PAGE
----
What the Supreme Court Arguments Mean for the Future of Student Loans

A A majority of Supreme Court justices expressed doubt over whether the Biden Administration’s student loan forgiveness plan is legal in back-to-back oral arguments on Tuesday.

Members of the court heard two cases, ie. Biden v. Nebraska and Department of Education v. Brownin which the justices asked questions meant to assess whether the lawsuits had legal standing and whether Biden was violating executive authority to cancel up to $20,000 in student loan debt for about 40 million borrowers.

The judges asked mainly ideological questions, although Amy Coney Barrett suggested that she might change to support the Biden program in light of her doubts about the arguments that the state of Missouri had to advance the case on behalf of the financial debt that could be a MOHELA loan servicer. . Even if she has faults, however, that is not enough to make a majority.

The bottom line, experts say, is that student loan forgiveness appears likely to be denied based on the Supreme Court’s desire to limit executive power.

“Other than Barrett, I haven’t heard another conservative focus on this in a way that shows this is an issue we’re struggling with,” says Jed Shugerman, a professor who studies executive branch powers at Fordham Law School.

What did the judges ask

Oral arguments began with a question from Justice Clarence Thomas, who echoed a common theme among conservative justices: whether there was a clear provision in the Higher Education Relief Opportunities for Students (HEROES) Act that allowed the Secretary of the Department of Education to offer . this program. The HEROES Act is the legal basis for Biden’s student loan forgiveness plan. It allows the Secretary of Education to “waive or modify any statutory or regulatory provision” related to student financial aid programs to ensure that those affected by a national emergency are not placed “in a worse financial position.” In this case, that emergency is the COVID-19 pandemic.

Chief Justice John Roberts later called attention to the “great questions doctrine,” which requires agencies to have clear authorization from congress when deciding on issues of national importance. The language of the HEROES Act is quite broad, which some leftist judges, like Justice Elena Kagan, have pointed to as clear authority to recommend loan forgiveness.

The conservative justices also questioned whether the student loan relief program was “fair” to borrowers who had already paid off their loans, or to the millions of Americans who decided not to pursue higher education. The line of questioning was built based on the complainants behind it Department of Education v. Brown, who are suing because they say they were unfairly exempt from some loan forgiveness. (Myra Brown, one of the plaintiffs, is not entitled to any relief, and Alexander Taylor is only entitled to $10,000 instead of the $20,000 given to Pell Grant recipients). They also argue that the program did not have a notice and comment period, which would have allowed them to confirm broader loan relief.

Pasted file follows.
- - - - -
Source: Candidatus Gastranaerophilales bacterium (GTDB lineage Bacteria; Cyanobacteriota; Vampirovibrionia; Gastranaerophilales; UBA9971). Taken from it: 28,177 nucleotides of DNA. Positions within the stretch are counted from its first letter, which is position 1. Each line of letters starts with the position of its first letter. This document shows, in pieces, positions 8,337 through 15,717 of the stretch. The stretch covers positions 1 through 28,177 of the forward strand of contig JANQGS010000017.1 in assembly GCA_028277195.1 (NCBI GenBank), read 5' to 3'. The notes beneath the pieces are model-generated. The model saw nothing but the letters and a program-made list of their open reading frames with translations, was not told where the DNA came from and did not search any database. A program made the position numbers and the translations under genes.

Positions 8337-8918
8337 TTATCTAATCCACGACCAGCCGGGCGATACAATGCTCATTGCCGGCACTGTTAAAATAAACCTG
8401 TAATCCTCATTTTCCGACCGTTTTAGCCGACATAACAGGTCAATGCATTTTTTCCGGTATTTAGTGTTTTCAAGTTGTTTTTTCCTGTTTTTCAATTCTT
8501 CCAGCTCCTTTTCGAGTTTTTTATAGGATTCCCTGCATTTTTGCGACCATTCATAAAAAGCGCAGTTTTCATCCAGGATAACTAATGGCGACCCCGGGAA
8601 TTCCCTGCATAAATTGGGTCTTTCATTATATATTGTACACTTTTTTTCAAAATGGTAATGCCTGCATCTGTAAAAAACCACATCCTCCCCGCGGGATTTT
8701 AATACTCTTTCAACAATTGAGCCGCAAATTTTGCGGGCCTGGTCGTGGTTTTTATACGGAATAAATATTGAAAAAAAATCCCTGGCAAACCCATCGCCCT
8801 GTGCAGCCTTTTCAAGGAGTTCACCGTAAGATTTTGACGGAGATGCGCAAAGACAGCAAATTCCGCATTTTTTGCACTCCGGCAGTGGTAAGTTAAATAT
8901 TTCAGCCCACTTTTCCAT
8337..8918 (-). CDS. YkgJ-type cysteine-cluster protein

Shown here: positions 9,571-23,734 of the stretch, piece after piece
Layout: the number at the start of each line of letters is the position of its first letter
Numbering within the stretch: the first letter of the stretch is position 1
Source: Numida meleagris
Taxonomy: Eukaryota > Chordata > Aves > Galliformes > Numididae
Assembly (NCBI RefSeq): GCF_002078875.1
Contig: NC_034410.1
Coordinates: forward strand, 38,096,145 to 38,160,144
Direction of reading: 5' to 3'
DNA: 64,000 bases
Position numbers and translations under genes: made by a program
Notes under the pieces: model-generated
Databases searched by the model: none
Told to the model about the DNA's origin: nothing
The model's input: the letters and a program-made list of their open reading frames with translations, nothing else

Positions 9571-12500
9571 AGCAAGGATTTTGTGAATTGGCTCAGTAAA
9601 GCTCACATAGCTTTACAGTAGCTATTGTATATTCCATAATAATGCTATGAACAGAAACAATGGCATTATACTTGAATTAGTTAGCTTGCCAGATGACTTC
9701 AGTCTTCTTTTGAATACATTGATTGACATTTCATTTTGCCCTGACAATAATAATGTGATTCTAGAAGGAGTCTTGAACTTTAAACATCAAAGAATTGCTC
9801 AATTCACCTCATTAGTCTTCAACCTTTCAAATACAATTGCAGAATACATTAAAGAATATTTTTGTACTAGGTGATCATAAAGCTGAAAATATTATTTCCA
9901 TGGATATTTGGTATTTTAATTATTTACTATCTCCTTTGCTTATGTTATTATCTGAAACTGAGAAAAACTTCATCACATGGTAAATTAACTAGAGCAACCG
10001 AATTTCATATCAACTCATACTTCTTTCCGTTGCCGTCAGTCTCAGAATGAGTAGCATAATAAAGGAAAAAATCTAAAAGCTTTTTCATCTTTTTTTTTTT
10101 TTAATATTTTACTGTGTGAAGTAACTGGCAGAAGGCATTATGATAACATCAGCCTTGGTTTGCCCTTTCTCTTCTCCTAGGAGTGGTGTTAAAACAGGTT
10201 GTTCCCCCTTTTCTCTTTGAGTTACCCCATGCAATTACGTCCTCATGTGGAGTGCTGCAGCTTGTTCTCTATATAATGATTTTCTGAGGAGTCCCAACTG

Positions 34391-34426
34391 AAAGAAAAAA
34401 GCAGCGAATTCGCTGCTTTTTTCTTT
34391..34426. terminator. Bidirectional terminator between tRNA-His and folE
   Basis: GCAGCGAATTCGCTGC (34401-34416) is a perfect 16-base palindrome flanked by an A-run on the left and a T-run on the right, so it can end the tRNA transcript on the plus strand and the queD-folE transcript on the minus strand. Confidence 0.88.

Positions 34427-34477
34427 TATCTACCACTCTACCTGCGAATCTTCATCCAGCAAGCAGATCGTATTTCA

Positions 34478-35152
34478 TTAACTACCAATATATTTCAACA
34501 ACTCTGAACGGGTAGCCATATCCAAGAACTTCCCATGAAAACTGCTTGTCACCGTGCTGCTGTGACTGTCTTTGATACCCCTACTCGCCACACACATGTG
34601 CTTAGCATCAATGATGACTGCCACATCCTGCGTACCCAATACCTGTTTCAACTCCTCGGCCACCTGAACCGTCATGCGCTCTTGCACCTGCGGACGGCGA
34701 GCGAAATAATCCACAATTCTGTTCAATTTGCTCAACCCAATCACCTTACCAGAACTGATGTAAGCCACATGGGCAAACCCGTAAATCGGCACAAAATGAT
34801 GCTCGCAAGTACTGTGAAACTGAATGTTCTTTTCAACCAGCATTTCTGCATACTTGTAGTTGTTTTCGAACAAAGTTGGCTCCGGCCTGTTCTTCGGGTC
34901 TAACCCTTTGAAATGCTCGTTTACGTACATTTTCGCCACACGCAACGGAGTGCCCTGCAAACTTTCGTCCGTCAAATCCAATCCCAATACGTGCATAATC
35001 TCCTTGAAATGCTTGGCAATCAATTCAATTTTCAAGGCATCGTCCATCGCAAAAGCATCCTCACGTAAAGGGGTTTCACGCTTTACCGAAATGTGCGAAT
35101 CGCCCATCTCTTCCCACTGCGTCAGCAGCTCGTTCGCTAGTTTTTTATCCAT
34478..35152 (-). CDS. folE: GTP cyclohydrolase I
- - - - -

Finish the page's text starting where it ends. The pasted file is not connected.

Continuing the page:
Judge Ketanji Brown Jackson appeared to dismiss the question of fairness, saying the same reasoning could be applied to any federal benefit program. “I’m thinking about the fact that, as a result of COVID-19, we’ve been given massive infusions of money to various companies (and) organizations, which were clearly authorized because of what Congress said to do,” Jackson said. “I’m wondering if that would be unfair to people who didn’t have a company or someone who wasn’t … non-profit and wasn’t getting that money. I don’t know how far we can go with this notion.”

What is at stake?

The ruling would affect young Americans like 28-year-old Ramy Ahmed, who is one of the 16 million people approved by the Department of Education for loan forgiveness. None of those borrowers got help because of the legal challenges. Ahmed currently has about $30,000 in student loans, and up to $20,000 could be wiped out if Biden’s loan relief plan goes ahead.

Although Ahmed considers himself lucky to work in a high-paying profession as an account executive, he says he is barely scratching the surface when it comes to paying off his loans. “I am currently at an age where I am trying to develop a financial nest egg. And if I just have to pay more out of pocket every month… that’s just going to make the other financial decisions I make more difficult,” Ahmed tells TIME.

Experts such as Genevieve Bonadies Torres, associate director of the educational opportunities project at the Lawyers Committee for Civil Rights Under Law, warn that people of color will disproportionately feel the consequences of the Supreme Court striking down Biden’s loan relief plan.

“The compounding effects of these harms will mean that groups will not be able to get on the right footing for a thriving economy and the educational opportunities they need and deserve,” Torres tells TIME. “It will lead to the worsening of the racial disparities, that we are both rooted in a pandemic and also before the pandemic.”

Cases during this term are usually resolved around June and July, but since the judges decided to expedite the loan forgiveness cases, an opinion could be released before then.

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